Manoeuvring space

Deepan Sivaraman. Photo: Special Arrangement.   | Photo Credit: Thulassi Kakkat

Space and its dynamics dictate Deepan Sivaraman's theatre grammar. Visuals are the torchlight for him, rather than the dominant text. His approach won notice and accolades when his “Spinal Cord” swept the Mahindra Excellence in Theatre Awards last year and also performed at the National School of Drama's Bharat Rang Mahotsav. Apart from his work with Thrissur-based Oxygen Theatre Company, Sivaraman spends considerable time in England pursuing his Ph.D and teaching scenography at the University of Arts, London. The 38-year-old director is in the Capital with his renewed approach to Norwegian writer Henrik Ibsen's “Peer Gynt” as part of the Delhi Ibsen festival. Excerpts from a chat:

As For a director who has dealt with contemporary concerns and seeks to work with indigenous theatre traditions, what how does a Norwegian playwright from the past century hold out to you?

I think Ibsen is one of those writers who can be read in a very contemporary way. Be it the “The Master Builder”, “Peer Gynt” or “A Doll's House”, there are socio-political elements to his works. “A Doll's House” was one of the first feminist works, while “An Enemy of the People” was against an entire society. So that way, Ibsen is very contemporary and “Peer Gynt” for me was a natural selection. It fits quite well into an Indian social context where the narrative is of a man going through a journey, through different phases, his sins and then coming back. So, it's universal.

How relevant is Ibsen to Indians, since most of us are familiar with only his “A Doll's House” as part of curriculum. Would you have picked up a text like “Peer Gynt” — part fantasy, fairytale, satire and very Norwegian in its sensibility, if not for a festival like this?

Firstly, Ibsen's plays are not very easy to work with. Text-wise and character-wise they are deep and one cannot work with amateur actors or without funding. You cannot mess with an Ibsen text. I think Ibsen is known in the academic circles, but has not been done on stage here much. On the other hand, Shakespeare has got greater attention maybe because of the colonial connection, so academically and on stage, Shakespeare has been done quite well.

As a director, I have not done Ibsen until now, but there is no particular reason as to why I haven't. It is quite a job, and I took up the project as a challenge. With “Peer Gynt” it is like if I can do this production, I can do theatre! It is his toughest play.

What guided your approach to “Peer Gynt” as a performance text? You have set it an asylum.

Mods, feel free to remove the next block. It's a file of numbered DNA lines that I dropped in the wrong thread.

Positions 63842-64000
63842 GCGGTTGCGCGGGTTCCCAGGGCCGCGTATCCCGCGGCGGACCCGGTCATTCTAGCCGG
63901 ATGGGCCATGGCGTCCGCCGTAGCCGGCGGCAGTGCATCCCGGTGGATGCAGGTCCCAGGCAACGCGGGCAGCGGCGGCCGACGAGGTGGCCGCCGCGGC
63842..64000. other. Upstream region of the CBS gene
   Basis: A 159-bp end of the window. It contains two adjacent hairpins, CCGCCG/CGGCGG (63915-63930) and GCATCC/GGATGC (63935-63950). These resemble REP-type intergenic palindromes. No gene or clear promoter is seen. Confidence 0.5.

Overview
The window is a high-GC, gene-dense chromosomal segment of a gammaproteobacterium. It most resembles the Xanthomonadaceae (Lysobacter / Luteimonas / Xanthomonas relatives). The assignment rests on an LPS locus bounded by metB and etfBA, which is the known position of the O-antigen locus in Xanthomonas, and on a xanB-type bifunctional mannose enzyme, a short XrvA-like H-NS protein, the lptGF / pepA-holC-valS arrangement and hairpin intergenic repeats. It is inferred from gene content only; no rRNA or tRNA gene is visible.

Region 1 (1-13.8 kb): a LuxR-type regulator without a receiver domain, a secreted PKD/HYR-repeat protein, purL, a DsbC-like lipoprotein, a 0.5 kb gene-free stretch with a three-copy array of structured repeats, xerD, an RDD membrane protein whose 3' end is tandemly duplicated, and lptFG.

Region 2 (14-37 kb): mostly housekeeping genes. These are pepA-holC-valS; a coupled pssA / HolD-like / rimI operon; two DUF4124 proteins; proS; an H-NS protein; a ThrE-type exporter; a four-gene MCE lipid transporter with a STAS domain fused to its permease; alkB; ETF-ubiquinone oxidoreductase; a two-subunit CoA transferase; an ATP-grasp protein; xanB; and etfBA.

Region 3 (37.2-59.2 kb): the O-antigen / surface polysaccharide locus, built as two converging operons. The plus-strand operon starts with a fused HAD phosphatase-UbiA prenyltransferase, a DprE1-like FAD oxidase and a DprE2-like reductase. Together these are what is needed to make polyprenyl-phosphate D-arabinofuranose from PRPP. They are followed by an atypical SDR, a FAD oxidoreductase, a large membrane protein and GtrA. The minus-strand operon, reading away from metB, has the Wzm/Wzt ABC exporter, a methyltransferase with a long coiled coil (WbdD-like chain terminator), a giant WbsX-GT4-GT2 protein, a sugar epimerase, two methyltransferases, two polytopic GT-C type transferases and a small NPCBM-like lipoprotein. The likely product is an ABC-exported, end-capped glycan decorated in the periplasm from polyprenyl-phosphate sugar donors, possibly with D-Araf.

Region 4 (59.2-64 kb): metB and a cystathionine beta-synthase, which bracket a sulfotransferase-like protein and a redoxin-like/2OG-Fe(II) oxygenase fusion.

“Peer Gynt” is quite different from Ibsen's other works, its structure and plot has elements of fantasy, different from his other social plays. I don't work with proscenium theatre and I looked at the play from a different angle. When I read the play a second time to make it and researched on it, I found similar texts in Marlowe's “Dr Faustus,” Ibsen's own “Mountain Bird,” Hermann Hesse's “Siddhartha” and even Kazantzakis' “Zorba The Greek.” “Peer Gynt” works in a modern Indian context. Peer meets several people during his journey, including birds and animals, and there is the absurdity element too.

In the play, Peer ends up in an asylum and his heart/soul is the problem, whether it can be saved by a woman or God. The hospital is the place where life begins and finishes, the delivery room and mortuary can be side by side separated by a wall. The hospital becomes the laboratory of the scholarly person — God. … In a way, I have a new text, but the plot remains the same.

How does being a You are scenographer and how does being one colour your vision as director?

As a scenographer, I read a text visually. I never work with the text firsthand, I work with the space. When I read a text, I make drawings and give shape to my theatre, the lighting, actors, etc. The text is born during rehearsals. The word is not the starting point, the space is. But in “Peer Gynt” there is a lot of text.

You are pursuing a practice-led Ph.D where your productions become a point of research. How does that work?

I have been looking at theatre spaces for a while now. I have directed 35-40 productions on proscenium. But in 2004, I started to explore eclectic theatre spaces. Proscenium has its limitations and makes the story a spectacle and I was not keen to make my productions magic. They are quite raw and theatrical and that's where “Spinal Cord” and even “Peer Gynt” come in. The 21st Century theatre space has to be interactive, and my productions are an experiment with that.

“Peer Gynt” will be performed on Friday at 7 p.m., Kamani Auditorium, Mandi House.

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Printable version | Jun 11, 2021 3:22:03 AM |

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